The plant hormone gibberellin (GA) is known to regulate elongating growth, seed germination, and the initiation of flower bud formation, and it has been postulated that GAs originally had functions in reproductive processes. Studies on the mechanism of induction of flowering by GA have been performed in Arabidopsis
and other model plants. In coniferous trees, reproductive organ induction by GAs is known to occur, but there are few reports on the molecular mechanism in this system. To clarify the gene expression dynamics of the GA induction of the male strobilus in Cryptomeria japonica
, we performed comprehensive gene expression analysis using a microarray. A GA-treated group and a nontreated group were allowed to set, and individual trees were sampled over a 6-week time course. A total of 881 genes exhibiting changed expression was identified. In the GA-treated group, genes related to ‘stress response’ and to ‘cell wall’ were initially enriched, and genes related to ‘transcription’ and ‘transcription factor activity’ were enriched at later stages. This analysis also clarified the dynamics of the expression of genes related to GA signaling transduction following GA treatment, permitting us to compare and contrast with the expression dynamics of genes implicated in signal transduction responses to other plant hormones. These results suggested that various plant hormones have complex influences on the male strobilus induction. Additionally, principal component analysis (PCA) using expression patterns of the genes that exhibited sequence similarity with flower bud or floral organ formation-related genes of Arabidopsis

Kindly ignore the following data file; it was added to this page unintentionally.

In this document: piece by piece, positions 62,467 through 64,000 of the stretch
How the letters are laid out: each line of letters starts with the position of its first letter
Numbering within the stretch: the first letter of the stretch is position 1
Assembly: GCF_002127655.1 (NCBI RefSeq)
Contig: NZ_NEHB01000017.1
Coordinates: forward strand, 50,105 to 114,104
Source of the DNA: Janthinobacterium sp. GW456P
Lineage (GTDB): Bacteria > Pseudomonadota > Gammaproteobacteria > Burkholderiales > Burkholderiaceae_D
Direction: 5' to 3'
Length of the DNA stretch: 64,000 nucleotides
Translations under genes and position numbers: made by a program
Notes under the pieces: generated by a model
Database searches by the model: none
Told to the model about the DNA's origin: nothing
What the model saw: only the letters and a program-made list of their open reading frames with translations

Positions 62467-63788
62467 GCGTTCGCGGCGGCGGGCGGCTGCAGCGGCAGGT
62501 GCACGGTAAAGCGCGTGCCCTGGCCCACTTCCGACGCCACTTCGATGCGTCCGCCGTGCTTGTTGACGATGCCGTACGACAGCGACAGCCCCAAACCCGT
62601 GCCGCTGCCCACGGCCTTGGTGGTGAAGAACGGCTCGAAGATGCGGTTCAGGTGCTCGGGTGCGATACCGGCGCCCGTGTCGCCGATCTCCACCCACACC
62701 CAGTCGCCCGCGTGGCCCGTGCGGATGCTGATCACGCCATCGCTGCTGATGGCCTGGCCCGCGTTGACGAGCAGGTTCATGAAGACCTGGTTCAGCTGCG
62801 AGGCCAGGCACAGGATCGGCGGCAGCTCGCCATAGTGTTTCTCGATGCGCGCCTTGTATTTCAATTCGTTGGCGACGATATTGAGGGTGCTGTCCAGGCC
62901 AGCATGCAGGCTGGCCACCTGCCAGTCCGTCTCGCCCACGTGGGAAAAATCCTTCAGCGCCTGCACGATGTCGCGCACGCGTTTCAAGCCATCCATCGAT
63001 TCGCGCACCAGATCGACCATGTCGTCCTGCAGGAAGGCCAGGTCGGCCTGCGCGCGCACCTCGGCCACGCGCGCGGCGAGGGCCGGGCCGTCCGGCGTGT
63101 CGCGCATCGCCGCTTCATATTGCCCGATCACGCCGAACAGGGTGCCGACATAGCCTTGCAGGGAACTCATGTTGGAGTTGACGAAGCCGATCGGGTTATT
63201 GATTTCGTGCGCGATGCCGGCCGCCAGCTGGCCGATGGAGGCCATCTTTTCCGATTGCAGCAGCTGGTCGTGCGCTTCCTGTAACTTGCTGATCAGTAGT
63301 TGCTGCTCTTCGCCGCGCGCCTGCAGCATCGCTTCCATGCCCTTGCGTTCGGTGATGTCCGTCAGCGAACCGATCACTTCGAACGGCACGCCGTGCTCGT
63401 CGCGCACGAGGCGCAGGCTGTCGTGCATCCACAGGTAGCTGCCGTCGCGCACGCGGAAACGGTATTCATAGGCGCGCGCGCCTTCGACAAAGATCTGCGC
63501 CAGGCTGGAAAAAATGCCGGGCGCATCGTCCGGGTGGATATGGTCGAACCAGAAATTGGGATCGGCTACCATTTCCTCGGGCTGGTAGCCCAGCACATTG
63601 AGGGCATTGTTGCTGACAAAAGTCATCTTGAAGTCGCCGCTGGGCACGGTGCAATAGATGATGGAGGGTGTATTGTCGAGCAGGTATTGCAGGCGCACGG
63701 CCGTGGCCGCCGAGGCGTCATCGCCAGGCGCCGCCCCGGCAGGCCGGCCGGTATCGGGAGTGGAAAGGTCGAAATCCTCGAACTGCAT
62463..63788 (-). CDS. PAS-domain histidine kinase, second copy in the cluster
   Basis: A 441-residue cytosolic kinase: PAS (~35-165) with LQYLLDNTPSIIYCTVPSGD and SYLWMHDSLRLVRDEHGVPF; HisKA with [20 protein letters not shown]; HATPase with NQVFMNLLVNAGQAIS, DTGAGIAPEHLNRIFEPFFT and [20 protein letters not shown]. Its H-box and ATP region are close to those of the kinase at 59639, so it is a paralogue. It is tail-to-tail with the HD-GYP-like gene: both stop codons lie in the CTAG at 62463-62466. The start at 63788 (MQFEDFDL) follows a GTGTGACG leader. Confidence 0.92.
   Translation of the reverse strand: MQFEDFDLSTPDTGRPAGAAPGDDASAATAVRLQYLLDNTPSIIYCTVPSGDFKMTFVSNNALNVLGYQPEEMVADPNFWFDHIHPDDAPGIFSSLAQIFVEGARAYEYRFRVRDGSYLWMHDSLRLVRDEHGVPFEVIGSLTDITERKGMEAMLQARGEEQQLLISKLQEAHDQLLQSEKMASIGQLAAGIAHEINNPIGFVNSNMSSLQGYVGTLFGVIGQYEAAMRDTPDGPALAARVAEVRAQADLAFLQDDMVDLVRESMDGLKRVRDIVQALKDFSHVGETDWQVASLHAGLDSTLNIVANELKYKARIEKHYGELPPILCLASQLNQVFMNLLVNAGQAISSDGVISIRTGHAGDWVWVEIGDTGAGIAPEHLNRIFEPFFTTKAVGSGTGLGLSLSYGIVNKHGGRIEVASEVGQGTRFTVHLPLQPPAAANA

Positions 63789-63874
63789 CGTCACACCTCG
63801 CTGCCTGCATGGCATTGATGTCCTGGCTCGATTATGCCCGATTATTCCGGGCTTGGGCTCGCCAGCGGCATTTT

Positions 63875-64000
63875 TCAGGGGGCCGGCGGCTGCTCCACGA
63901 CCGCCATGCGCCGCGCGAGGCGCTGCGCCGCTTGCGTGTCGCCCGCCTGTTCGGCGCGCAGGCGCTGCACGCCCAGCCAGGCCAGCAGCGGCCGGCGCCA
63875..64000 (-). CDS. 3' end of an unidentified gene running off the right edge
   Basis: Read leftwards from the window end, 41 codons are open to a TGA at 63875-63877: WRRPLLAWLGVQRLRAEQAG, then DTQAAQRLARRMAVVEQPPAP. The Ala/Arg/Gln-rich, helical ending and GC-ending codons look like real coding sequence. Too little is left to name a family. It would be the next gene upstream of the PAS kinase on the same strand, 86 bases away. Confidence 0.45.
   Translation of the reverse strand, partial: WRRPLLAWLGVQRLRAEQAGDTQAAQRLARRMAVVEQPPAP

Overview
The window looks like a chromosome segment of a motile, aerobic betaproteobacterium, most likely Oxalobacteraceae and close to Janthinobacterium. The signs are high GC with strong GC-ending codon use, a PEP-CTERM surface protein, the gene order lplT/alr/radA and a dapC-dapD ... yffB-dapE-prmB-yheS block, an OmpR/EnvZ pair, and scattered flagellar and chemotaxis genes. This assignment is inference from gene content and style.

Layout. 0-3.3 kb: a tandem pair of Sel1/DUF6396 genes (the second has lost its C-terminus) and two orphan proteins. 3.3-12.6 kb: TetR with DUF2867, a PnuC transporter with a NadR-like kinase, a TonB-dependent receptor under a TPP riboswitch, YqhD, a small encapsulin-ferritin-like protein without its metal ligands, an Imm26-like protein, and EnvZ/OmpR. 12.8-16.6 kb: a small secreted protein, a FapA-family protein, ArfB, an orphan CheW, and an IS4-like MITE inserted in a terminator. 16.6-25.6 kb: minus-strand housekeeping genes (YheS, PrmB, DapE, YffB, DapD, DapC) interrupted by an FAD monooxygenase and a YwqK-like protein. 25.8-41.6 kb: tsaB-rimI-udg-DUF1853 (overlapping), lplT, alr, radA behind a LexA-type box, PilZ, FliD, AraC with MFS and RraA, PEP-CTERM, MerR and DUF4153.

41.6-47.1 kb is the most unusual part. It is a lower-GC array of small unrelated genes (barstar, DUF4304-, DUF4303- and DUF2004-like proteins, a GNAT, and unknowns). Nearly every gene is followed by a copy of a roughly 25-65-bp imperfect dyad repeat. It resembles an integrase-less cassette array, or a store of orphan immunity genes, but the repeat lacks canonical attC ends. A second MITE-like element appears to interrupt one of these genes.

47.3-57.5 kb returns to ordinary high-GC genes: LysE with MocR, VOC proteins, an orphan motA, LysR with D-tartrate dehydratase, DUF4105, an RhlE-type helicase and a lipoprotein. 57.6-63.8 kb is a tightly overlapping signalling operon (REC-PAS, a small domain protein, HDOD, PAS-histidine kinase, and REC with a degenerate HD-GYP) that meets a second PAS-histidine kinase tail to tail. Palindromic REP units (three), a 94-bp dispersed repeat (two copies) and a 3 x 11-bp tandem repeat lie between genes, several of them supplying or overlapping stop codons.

was performed. PCA suggested that gene expression leading to male strobilus formation in C. japonica
became conspicuous within one week of GA treatment. Together, these findings help to clarify the evolution of the mechanism of induction of reproductive organs by GA.
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